Most references politely say that Fanalone means “large lights,” but Italian friends have told me that it’s actually slang for “big breasts”

During the 1960s, the wonderfully nimble, front-wheel-drive Lancia Fulvia reigned consistently among the highest echelon of international rally contenders. Campaigned by the Lancia factory team in 1966, they achieved second place finishes in the Monte Carlo and Three Cities rallies, won the Team Prize in the Rallye dei Fiore, and even scored circuit-racing class wins at both the Targa Florio and the Nurburgring.
The 1298-cc, 101-hp coupes were upgraded to 1440 cc and some 120 hp in 1967, taking first and second places in the Spanish Rally and Tour de Corse, second at the Acropolis and sixth in Sweden. In 1968, Pat Moss and Liz Nystrom won the Coupe des Dames in the Monte Carlo Rally and were second at San Remo.
For 1969, 1.6-liter engines were developed, and Fulvias won both the San Remo and RAC rallies, taking second in the Monte Carlo classic, sixth in the Swedish Rally, and fourth and fifth in the Alpine.
Thus the Fulvia on offer here promises its new owner tremendously fulfilling fun behind the wheel. It was prepared in 1971 by Bosato to circuit-
race in the Italian Championship, being fitted with a fuel-injected engine, which can be identified by the hump on its hood. Two years ago it was prepared for rally competition by an Abarth tuner in Italy. Since having been acquired by the vendor, this lovely little Lancia has again been completely checked by an Abarth specialist in Turin.
It is equipped with twin 40-mm Weber carburetors, its engine claimed to deliver some 160 hp. Dunlop disc brakes are fitted at the front and rear, along with four Technomagnesio competition wheels. The 1969 Lancia Fulvia sports Mirafiori seats, an authentic competition fuel tank, and a rare 10,000-rpm rev counter. The car is finished in Aragosta Orange and is described by the vendor as being in perfect running order and essentially ready to race in numerous historic events.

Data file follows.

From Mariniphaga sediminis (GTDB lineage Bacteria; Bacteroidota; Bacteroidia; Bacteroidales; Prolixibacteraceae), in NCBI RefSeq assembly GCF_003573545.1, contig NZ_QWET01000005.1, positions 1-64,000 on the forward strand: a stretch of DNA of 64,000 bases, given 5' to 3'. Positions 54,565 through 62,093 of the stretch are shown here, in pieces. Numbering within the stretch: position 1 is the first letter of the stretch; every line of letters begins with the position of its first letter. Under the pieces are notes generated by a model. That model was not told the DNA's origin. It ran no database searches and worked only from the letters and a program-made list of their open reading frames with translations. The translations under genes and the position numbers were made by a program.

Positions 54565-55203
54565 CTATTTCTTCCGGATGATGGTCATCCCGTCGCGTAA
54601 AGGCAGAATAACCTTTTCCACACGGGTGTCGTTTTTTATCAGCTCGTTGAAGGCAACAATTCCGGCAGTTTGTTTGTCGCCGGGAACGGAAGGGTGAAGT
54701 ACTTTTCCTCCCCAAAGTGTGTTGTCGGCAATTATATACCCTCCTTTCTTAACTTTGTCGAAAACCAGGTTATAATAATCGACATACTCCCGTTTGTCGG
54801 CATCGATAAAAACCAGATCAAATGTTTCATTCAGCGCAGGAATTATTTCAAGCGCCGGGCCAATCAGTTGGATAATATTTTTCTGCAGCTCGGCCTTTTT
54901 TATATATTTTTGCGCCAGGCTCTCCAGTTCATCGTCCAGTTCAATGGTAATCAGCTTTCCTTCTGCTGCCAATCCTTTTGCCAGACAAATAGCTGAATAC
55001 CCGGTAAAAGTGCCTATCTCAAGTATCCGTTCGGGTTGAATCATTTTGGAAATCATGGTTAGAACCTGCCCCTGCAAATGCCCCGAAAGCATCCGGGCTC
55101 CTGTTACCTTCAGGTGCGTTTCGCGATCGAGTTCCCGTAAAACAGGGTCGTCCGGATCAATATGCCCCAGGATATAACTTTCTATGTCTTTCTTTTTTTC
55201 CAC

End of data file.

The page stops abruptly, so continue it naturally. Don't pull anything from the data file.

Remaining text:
SCM Analysis

Detailing

Vehicle:1969 Lancia Fulvia HF Fanalone
Years Produced:1969-70
Number Produced:1,258
Original List Price:about $5,000
SCM Valuation:$35,000-$55,000
Tune Up Cost:$500
Distributor Caps:$50
Chassis Number Location:riveted plate on top of right side wheel well
Engine Number Location:front timing case cover
Club Info:American Lancia Club, 27744 Via Ventana, Los Altos Hills, CA 94022
Website:http://americanlanciaclub.org
Alternatives:1965-67 Alfa Romeo GTA, 1965-71 Porsche 911
Investment Grade:B

This 1969 Lancia Fulvia sold for $72,800 at Bonhams’ Monaco sale, held May 16, 2005.
The Lancia Fulvia coupe shares a story similar to that of the Alfa Romeo GTV. Both were introduced in the mid-1960s and evolved over the better part of a decade, and both Alfa and Lancia campaigned high-performance variants in international racing competition. These efforts fell into the FIA Group 3 and 4 racing classes, which required a minimum number of cars be built for sale to the public with the same goodies that the racing cars got.
Their approaches to the homologation specials were similar, using aluminum doors, hood and trunk, and Plexiglas windows, plus improved suspension and super-tuned motors. Bumpers, radio, heater, and sound deadening materials were removed to further reduce weight. Alfa Romeo named its special model the Grand Touring Alleggerita, or GTA (see “Race Car Profile,” September 2005).
The Lancia was called the Fulvia HF, named after an Italian racing club whose initials stood for “High Fidelity” due to its members’ faithfulness to the marque. While the Alfa was primarily campaigned on race tracks, the HF followed the Lancia tradition of rallying.